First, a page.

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Cell Rep. 2018 May 8;23(6):1620-1629. doi: 10.1016/j.celrep.2018.03.123.

Self-Condensation Culture Enables Vascularization of Tissue Fragments for Efficient Therapeutic Transplantation.

Author information

1
Department of Regenerative Medicine, Yokohama City University Graduate School of Medicine, Kanazawa-ku 3-9, Yokohama, Kanagawa 236-0004, Japan.
2
Clinical Islet Laboratory, University of Alberta, Edmonton, AB, Canada.
3
Department of Regenerative Medicine, Yokohama City University Graduate School of Medicine, Kanazawa-ku 3-9, Yokohama, Kanagawa 236-0004, Japan; Advanced Medical Research Center, Yokohama City University, Kanazawa-ku 3-9, Yokohama, Kanagawa 236-0004, Japan; Division of Gastroenterology, Hepatology & Nutrition, Developmental Biology, Center for Stem Cell and Organoid Medicine (CuSTOM), Cincinnati Children's Hospital Medical Center, 3333 Burnet Avenue, Cincinnati, OH 45229-3039, USA; Department of Pediatrics, University of Cincinnati College of Medicine, 3333 Burnet Avenue, Cincinnati, OH 45229-3039, USA; Institute of Research, Tokyo Medical and Dental University, 1-5-45 Yushima, Bunkyo-ku, Tokyo 113-8510, Japan. Electronic address: takanori.takebe@cchmc.org.
4
Department of Regenerative Medicine, Yokohama City University Graduate School of Medicine, Kanazawa-ku 3-9, Yokohama, Kanagawa 236-0004, Japan; Advanced Medical Research Center, Yokohama City University, Kanazawa-ku 3-9, Yokohama, Kanagawa 236-0004, Japan. Electronic address: rtanigu@yokohama-cu.ac.jp.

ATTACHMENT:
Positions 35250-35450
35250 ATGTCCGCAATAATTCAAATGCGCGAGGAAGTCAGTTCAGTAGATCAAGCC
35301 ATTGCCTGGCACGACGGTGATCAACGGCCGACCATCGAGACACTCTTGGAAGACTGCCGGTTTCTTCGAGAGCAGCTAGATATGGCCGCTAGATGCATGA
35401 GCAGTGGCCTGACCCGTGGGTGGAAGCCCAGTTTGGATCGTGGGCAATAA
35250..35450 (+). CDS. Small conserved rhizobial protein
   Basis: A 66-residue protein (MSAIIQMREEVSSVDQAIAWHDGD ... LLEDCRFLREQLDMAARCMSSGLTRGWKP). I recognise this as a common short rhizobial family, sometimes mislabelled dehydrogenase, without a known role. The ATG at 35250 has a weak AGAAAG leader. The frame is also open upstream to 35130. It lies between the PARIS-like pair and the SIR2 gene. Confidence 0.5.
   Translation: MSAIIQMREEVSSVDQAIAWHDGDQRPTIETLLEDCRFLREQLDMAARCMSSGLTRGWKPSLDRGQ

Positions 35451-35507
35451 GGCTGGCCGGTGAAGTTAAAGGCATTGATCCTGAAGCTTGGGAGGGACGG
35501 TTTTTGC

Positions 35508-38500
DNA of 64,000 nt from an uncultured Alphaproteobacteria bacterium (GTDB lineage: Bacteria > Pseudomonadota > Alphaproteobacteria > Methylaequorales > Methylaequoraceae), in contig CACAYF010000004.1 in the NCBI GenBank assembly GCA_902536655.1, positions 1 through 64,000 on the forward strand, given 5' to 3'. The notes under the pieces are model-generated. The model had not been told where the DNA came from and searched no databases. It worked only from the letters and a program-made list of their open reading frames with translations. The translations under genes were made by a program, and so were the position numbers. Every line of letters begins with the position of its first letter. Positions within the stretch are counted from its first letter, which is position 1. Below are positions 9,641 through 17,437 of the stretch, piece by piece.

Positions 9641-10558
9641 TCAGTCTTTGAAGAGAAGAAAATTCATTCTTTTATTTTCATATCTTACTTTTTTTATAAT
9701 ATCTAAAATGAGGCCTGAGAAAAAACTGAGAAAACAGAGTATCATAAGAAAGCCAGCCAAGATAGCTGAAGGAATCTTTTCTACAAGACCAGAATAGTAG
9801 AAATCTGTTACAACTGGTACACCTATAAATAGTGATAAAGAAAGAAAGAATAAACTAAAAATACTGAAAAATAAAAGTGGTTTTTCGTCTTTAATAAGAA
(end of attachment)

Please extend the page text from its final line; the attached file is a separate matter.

Abstract

Clinical transplantation of tissue fragments, including islets, faces a critical challenge because of a lack of effective strategies that ensure efficient engraftment through the timely integration of vascular networks. We recently developed a complex organoid engineering method by "self-condensation" culture based on mesenchymal cell-dependent contraction, thereby enabling dissociated heterotypic lineages including endothelial cells to self-organize in a spatiotemporal manner. Here, we report the successful adaptation of this method for generating complex tissues from diverse tissue fragments derived from various organs, including pancreatic islets. The self-condensation of human and mouse islets with endothelial cells not only promoted functionalization in culture but also massively improved post-transplant engraftment. Therapeutically, fulminant diabetic mice were more efficiently treated by a vascularized islet transplant compared with the conventional approach. Given the general limitations of post-transplant vascularization associated with 3D tissue-based therapy, our approach offers a promising means of enhancing efficacy in the context of therapeutic tissue transplantation.

KEYWORDS:

islet transplantation; organoid; tissue engineering; tissue-based therapy; vascularization

PMID:
29742420
DOI:
10.1016/j.celrep.2018.03.123
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